Sense and sensibility: Maria Eugenia Giron applies the latest Harvard MBA thinking to classic Spanish jewelry maker Carrera y Carrera.

Author:Levine, Joshua
Position:Regional Report: Europe

Manuel Carrera proudly shows off a stingray he has sculpted in silver, encrusted with a natural geode that seems to grow out of it to form its wings. It's a bit on the florid side, but it's an impressive piece of workmanship. Carrera y Carrera has been doing this kind of thing in Madrid for 117 years, and it has made the Carrera family name renowned in Spain for intricately crafted jewelry and objects.

Manolo, the 63-year-old grandson of the founder, beams--at me but particularly at Maria Eugenia Giron (pronounced CHIron), who is standing next to me. She is a crisply elegant young woman with an engaging gap-toothed smile, and she looks oddly like a proud parent, which, in a way, she is. As chief executive of Carrera y Carrera, Giron has been Manuel Carrera's boss for the past three years--a move he willingly engineered. It was the smartest move he ever made, and he quite obviously adores her.

As well he should. When Giron and a group of investors took over Carrera y Carrera in a friendly management "buy-in," the company was stuck in its past. Its craftsmanship was exquisite but its design sensibility was more than a little old-fashioned. Carrera's traditional buyers loved the ornate, sculptural quality of its jewelry--a hallmark of the house and something that sets it apart from its competitors. But that market was getting smaller all the time. The company needed a makeover if its artisan tradition was to live on.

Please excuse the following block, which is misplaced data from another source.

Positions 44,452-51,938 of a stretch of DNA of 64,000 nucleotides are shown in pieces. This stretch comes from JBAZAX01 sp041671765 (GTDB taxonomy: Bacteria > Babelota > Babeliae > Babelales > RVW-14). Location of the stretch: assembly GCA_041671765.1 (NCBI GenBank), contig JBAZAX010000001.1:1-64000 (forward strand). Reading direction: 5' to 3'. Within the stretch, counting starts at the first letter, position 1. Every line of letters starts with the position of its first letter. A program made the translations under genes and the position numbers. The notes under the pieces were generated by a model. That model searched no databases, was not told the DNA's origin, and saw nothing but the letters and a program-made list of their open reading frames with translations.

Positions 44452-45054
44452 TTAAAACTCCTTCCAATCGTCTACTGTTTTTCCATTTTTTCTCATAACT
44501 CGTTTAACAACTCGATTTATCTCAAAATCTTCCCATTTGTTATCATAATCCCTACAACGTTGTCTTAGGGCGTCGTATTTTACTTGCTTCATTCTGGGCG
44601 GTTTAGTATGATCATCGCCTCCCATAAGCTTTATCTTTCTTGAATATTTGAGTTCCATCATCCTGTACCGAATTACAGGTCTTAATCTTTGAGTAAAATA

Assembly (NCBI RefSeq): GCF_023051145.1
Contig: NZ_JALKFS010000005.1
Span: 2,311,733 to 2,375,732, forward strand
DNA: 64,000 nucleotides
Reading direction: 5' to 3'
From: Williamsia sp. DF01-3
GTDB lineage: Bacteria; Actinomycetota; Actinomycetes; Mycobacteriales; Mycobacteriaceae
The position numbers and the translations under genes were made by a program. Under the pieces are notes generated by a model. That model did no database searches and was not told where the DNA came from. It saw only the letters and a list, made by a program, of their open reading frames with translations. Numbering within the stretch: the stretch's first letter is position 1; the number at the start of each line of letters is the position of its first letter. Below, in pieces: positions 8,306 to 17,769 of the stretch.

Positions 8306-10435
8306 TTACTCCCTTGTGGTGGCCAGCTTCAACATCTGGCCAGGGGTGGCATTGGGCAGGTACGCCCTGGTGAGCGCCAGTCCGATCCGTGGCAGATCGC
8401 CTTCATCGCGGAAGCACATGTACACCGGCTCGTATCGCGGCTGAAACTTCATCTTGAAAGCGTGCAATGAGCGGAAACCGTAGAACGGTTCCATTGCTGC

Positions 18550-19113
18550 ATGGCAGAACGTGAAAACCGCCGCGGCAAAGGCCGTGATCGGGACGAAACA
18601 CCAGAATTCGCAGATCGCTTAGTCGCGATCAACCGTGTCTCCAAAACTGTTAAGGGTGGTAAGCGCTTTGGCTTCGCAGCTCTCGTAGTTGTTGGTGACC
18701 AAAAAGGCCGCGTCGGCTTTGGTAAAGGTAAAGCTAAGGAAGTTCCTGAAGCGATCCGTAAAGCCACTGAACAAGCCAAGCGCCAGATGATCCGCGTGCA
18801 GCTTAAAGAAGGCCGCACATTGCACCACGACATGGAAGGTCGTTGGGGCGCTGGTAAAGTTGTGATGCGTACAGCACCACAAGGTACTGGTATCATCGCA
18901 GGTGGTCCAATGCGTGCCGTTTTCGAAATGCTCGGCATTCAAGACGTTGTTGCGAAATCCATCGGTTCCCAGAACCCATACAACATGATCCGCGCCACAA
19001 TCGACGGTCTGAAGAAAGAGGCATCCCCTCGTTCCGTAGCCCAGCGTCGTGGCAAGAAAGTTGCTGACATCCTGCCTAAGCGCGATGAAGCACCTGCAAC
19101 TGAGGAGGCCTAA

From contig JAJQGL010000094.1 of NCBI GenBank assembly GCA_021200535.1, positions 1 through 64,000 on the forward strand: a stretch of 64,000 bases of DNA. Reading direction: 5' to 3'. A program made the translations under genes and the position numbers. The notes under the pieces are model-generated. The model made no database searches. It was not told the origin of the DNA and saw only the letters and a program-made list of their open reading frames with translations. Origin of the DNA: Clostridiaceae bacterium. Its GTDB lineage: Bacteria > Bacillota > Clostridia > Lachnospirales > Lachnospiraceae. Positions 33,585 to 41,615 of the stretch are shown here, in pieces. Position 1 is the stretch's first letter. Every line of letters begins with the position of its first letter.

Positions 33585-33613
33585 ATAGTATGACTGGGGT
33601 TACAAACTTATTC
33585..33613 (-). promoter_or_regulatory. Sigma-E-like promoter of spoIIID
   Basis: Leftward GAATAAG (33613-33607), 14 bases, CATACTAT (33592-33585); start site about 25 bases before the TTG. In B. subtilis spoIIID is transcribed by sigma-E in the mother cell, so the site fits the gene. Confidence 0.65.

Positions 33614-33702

Enter Giron, a 37-year-old Madrid native with training as an industrial engineer and a Harvard MBA. Despite her technocrat background, Giron discovered she loved beautiful objects and had a tremendous respect for the artists who make them, even if she isn't one of them. "Harvard opened my mind to the fact that creativity could be organized and managed--that, in fact, creativity was a growth industry, and it needed all the talent it could get," she says.

That insight led Giron to Loewe SA, the luxury Spanish leather maker bought by LVMH in 1998. Loewe is where she learned that a well-managed brand could reconcile an apparent paradox: It could have a single, identifiable personality throughout the world and still manage to satisfy the widely disparate needs of different customers in different markets. Loewe is also where she met the colleague who would help her implement her ideas about how to manage them as chief executive.

British VC helps revamp Spanish tradition

In early 1999, Giron and Louis Urvois, her former boss and mentor...

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